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  • Carbon Maps helps the food industry reduce its impact on the climate • australiabusinessblog.com

Carbon Maps helps the food industry reduce its impact on the climate • australiabusinessblog.com

Meet Carbon Maps, a new French startup that raised $4.3 million (€4 million) just a few weeks after its inception. The company is building a software-as-a-service platform for the food industry so they can track the environmental impact of each of their products in their range. The platform can be used as a basis for eco-assessments.

While there are quite a few carbon accounting startups like Greenly, Sweep, Persefoni And Watershed, Carbon Maps is not an exact competitor because it does not calculate a company’s CO2 emissions as a whole. Nor does it focus exclusively on carbon emissions. Carbon Maps focuses on the food industry and evaluates the environmental impact of products – not companies.

Co-founded by Patrick Asdaghi, Jérémie Wainstain and Estelle Huynh, the company succeeded in breeding a seed round with Breega And Samaipata — these two VC firms have already invested in Asdaghi’s previous startup, FoodCheri.

FoodChéri is a full-stack food delivery company that designs its own meals and sells them directly to end customers with an important focus on healthy nutrition. It also works Season, a sister company for series deliveries. The startup was taken over by Sodexo a few years ago.

“On the day I left, I started working on food and health projects again,” Asdaghi told me. “I wanted to make an impact, so I started moving up the supply chain and looking at agriculture.”

And the good news is that Asdaghi is not the only one looking at the food industry supply chain. In France, a few companies have set to work an eco score with a public body (ADEME) supervising the project. It is a life cycle analysis leading to a letter rating from A to E.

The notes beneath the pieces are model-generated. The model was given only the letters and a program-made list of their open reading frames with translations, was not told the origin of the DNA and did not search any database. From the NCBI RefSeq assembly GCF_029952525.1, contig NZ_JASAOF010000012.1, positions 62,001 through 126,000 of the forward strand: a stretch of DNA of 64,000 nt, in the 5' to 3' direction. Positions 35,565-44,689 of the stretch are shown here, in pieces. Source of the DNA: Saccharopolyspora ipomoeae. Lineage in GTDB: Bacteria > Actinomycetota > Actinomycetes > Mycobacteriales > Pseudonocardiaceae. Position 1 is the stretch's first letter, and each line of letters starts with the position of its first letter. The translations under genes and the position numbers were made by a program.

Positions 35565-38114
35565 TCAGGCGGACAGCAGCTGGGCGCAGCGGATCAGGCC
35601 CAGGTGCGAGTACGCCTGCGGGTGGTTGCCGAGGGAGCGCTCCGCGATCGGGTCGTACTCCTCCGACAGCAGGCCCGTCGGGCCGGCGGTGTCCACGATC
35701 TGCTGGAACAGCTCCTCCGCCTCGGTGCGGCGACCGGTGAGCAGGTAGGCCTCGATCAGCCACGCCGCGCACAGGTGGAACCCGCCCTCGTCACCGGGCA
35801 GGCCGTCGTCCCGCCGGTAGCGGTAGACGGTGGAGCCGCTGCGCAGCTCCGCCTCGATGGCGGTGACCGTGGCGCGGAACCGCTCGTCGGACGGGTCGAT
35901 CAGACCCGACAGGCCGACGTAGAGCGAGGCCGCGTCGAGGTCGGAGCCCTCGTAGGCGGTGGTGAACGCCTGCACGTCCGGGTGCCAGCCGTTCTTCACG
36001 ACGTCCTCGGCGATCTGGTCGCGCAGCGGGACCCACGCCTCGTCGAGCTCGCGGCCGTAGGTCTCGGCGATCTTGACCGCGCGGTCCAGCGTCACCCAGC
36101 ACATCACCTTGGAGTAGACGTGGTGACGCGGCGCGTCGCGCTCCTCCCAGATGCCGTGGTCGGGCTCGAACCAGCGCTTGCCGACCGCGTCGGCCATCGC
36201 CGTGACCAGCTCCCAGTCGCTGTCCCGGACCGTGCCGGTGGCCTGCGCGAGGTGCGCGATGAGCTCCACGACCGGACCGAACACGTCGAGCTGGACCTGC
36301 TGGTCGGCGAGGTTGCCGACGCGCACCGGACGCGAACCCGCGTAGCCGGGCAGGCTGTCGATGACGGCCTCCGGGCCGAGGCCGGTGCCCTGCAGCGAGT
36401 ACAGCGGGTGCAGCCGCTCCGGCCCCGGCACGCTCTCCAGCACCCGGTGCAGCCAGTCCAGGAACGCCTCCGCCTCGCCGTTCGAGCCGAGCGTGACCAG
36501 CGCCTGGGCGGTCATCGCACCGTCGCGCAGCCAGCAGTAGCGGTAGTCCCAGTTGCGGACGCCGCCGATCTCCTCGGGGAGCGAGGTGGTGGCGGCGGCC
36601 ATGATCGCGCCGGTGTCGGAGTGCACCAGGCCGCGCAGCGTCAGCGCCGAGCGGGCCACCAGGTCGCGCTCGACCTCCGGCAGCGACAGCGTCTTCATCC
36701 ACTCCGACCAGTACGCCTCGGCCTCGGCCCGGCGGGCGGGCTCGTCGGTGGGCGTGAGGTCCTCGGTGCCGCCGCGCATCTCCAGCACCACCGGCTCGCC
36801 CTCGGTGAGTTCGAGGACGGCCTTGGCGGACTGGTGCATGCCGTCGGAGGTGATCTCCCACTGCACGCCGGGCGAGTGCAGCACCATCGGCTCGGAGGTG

While very few brands include these letters on their labels, companies with good ratings are likely to use the eco-score as a selling point for years to come.

But these assessments may become even more widespread as regulations continue to evolve. The European Union is even working on a standard: the Environmental footprint of products (PEF). European countries can then create their own scoring systems based on these European criteria, which means that food companies need good data on their supply chains.

“The most important element in the new eco-score coming up is that there will be some differences within a product category because ingredients and farming methods are different,” Asdaghi said. “It will take into account the carbon impact, but also biodiversity, water consumption and animal welfare.”

For example, when looking at ground beef, it’s extremely important to know whether farmers use Brazilian soy or grass to feed livestock.

“We don’t want to create the ratings. We want to create the tools that help with calculations — sort of SAP,” Asdaghi said.

So far, Carbon Maps is working with two companies on pilot programs because it will take a huge amount of work to cover every industry in the food industry. The startup creates models with as many criteria as possible to calculate the impact of each criterion. It uses data from standardized sources such as GHG Protocol, IPCC, ISO 14040 and 14044.

The company focuses on food brands as they design the recipes and select their suppliers. Ultimately, Carbon Maps hopes that everyone in the supply chain will use its platform in some way.

“You can’t have a real climate strategy if you don’t work together across the chain,” Asdaghi said.

Shreya has been with australiabusinessblog.com for 3 years, writing copy for client websites, blog posts, EDMs and other mediums to engage readers and encourage action. By collaborating with clients, our SEO manager and the wider australiabusinessblog.com, Shreya seeks to understand an audience before creating memorable, persuasive copy.

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